Monday, February 10, 2014
Beneficiaries paid before taxes were paid? Oops...
Posted by Lynne Butler
"I was named executor in my dad's will (he died in 2011) & I asked a major Canadian bank (not BNS) to take over this duty which was done through the proper channels. An interim distribution was made in Nov. 2011. Now the 3 beneficiaries are being told by the bank to repay $5,000 to the estate to pay CRA penalties for my parents failing to file back tax returns. Are we obligated to return this money to the estate? They have had the file since 2011 and made a distribution before being sure that CRA was not owed money. Are the beneficiaries responsible for their oversight?"
No, the beneficiaries are not responsible for their oversight; you are.
I've made this statement based on the assumption that when you hired the bank, you did not renounce as executor, but simply hired them as your agent. I assume this partly because this is how it is usually done, and because you didn't say otherwise.
The fact that there has been an error like this puts you in a bad position. I do not believe that the beneficiaries are obligated to return the funds, but you might hope that they do. It is the executor who is responsible for unpaid taxes when the estate is prematurely paid out, and you are the executor.
You have the final say in all decisions and as far as CRA and the law are concerned, you are the one who is ultimately responsible for the erroneous payout of the funds to the beneficiaries. You are responsible for all actions taken by anyone acting as your agent.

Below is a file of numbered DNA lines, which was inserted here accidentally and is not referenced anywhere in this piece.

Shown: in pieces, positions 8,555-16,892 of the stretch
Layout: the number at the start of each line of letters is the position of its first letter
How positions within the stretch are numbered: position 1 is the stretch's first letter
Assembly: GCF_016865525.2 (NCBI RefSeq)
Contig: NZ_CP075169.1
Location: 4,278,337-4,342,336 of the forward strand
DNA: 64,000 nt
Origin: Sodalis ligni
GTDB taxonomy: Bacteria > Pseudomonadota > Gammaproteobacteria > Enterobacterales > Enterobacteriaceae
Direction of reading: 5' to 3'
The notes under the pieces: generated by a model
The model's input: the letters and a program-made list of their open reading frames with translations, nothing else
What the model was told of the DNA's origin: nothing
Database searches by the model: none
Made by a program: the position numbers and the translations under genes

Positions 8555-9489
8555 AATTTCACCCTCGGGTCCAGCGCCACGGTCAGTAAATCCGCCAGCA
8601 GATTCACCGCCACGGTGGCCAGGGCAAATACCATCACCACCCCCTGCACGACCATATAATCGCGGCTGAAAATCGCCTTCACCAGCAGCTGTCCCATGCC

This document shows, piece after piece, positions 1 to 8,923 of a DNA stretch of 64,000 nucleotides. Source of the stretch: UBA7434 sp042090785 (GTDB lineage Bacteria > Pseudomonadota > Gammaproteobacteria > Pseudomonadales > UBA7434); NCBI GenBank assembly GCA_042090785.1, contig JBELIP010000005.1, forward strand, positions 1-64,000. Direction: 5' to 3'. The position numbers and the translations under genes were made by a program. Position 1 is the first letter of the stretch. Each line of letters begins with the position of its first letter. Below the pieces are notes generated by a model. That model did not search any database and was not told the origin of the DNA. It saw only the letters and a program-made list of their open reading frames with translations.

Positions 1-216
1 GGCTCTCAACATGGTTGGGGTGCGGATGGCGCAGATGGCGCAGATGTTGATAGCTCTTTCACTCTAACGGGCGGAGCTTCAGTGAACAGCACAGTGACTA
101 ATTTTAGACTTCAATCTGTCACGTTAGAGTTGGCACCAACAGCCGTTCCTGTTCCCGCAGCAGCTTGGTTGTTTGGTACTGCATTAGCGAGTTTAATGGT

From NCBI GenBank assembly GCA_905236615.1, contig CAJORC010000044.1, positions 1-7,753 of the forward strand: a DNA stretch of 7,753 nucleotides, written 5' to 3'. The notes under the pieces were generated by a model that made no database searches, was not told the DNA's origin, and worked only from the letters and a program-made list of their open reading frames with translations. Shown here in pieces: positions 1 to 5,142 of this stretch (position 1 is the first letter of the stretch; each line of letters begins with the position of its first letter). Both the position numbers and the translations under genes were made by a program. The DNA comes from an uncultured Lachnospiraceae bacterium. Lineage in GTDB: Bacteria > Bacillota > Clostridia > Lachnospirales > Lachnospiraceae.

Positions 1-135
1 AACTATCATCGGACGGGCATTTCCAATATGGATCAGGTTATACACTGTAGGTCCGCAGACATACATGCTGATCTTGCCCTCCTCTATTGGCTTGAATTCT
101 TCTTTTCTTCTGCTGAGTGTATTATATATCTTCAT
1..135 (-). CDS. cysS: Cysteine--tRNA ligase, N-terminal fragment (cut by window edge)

Having said that, I understand that when a bank/trust company or lawyer is helping with an estate, the executor leans heavily on their advice. They are professional executors and should be well versed in the tax rules. So, in reality, I think if the beneficiaries do not return the funds (and why would they?) you should try to get the bank to cover the shortfall.
It was their mistake, from what you've said. You haven't mentioned whether or not they hired an accountant to provide an estimate of taxes owing, so I will assume they did not. They might decide to cover the shortfall simply from a customer satisfaction perspective, if the mistake was indeed their fault.
This is a shame, really, because it seems to me that the bank/trust company was probably trying to do the beneficiaries a favour by paying out as much as possible and to hold back the minimum. This isn't the first estate that has been caught out this way, and it won't be the last.
But understand that this tax debt is ultimately yours as the executor of the estate. The bank is entitled to rely on the letter of the law that says that you personally are responsible for ensuring that taxes are paid or funds withheld.